Scientists have found once again that wine may in fact be the answer to all of life’s problems. A new study found that French oak, a tree commonly used for barrel aging wine, contains a tannin that heals your liver.

You read that right: French barrel aged wine could be protecting your liver, even as you consume alcohol. The tannin, called roburin, is found in both species of French oak, Quercus robur and Quercus petraea, and it can improve liver function while decreasing fatigue and nausea.

“When we consume alcohol, the temporary overload may exceed the liver’s capacity to process and deplete, manifesting with typical ‘hangover’ effects of nausea and sluggishness while our body recuperates,” Fred Pescatore, a doctor and spokesman for a drug called Robuvit that isolates roburin, says in a press release. The isolated roburin “helps protect the liver from alcohol-related damage and gets our body back to work for more efficient removal of toxins that are affecting us.”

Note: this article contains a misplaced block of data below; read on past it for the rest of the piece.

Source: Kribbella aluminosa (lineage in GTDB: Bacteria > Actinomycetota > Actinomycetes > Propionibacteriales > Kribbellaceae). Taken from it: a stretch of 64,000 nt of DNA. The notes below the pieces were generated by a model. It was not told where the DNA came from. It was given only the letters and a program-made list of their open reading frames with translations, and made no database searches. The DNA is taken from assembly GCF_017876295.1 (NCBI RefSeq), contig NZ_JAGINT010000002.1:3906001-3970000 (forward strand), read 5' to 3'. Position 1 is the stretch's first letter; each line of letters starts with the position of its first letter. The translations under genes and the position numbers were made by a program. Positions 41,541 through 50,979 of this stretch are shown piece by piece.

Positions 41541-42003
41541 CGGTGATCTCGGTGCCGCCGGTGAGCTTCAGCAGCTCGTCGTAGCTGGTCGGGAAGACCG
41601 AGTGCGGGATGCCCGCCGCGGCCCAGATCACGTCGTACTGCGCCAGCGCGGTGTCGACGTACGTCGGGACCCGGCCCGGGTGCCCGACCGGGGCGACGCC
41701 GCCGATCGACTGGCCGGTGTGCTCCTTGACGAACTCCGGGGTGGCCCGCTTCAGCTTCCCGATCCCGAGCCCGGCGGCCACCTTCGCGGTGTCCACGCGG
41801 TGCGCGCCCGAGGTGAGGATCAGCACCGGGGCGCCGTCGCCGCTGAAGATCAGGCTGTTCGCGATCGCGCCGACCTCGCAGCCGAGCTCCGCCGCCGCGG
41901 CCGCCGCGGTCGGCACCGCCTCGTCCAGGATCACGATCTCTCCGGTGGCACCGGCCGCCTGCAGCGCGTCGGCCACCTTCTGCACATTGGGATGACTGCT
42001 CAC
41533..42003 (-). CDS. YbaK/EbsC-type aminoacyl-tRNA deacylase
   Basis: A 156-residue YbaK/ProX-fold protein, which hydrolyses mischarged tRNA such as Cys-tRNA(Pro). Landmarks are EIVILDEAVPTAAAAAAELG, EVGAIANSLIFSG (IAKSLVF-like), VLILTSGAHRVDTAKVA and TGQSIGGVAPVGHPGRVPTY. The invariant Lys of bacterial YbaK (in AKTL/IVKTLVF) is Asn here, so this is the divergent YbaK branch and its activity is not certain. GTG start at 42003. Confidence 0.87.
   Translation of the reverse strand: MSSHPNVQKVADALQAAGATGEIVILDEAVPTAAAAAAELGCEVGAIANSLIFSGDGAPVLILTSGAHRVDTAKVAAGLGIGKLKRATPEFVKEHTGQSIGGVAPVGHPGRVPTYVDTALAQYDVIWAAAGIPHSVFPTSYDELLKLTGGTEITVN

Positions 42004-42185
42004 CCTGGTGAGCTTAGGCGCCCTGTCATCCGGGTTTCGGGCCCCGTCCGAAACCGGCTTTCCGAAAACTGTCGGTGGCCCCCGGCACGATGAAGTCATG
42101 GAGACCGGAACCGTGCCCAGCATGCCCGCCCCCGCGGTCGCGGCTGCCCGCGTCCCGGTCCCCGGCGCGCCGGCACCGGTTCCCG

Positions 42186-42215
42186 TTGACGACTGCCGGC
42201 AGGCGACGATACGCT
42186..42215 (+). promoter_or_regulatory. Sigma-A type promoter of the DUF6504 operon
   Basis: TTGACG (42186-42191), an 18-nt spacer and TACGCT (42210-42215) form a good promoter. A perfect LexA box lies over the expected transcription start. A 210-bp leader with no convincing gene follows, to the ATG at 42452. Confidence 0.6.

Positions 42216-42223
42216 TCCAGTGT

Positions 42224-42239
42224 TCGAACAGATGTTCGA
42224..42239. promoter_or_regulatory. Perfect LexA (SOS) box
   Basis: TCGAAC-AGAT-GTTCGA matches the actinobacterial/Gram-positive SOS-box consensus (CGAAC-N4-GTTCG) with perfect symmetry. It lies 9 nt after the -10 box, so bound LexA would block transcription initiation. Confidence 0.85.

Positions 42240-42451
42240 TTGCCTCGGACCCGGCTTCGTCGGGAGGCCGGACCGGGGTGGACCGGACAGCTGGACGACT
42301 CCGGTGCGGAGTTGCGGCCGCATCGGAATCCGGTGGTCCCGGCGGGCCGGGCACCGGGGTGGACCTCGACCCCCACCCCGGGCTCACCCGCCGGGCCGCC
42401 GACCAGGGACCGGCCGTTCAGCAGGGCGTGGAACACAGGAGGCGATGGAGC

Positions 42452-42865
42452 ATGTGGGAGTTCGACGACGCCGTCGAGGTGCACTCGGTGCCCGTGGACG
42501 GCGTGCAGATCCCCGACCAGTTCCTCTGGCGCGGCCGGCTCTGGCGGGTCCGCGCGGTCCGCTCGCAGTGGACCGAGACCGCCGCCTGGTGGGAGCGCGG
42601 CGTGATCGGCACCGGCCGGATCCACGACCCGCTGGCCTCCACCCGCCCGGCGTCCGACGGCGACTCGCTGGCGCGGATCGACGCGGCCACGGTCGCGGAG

The study tested the effects of isolated roburin on 44 people, so not the most definitive data out there. It builds on previous studies however, and the compounded results point to a happy conclusion: Wine is good.

Roburin is most helpful when it comes to temporary hepatic damage, which is chemical-driven liver damage. Hepatic damage can happen from prescription drugs, too much acetaminophen (found in Tylenol), and alcohol. Early data from the most recent study and previous studies show that roburin decreases liver inflammation.

So go ahead and buy an extra bottle of wine to drink in moderation — just make sure it spent some time in French oak.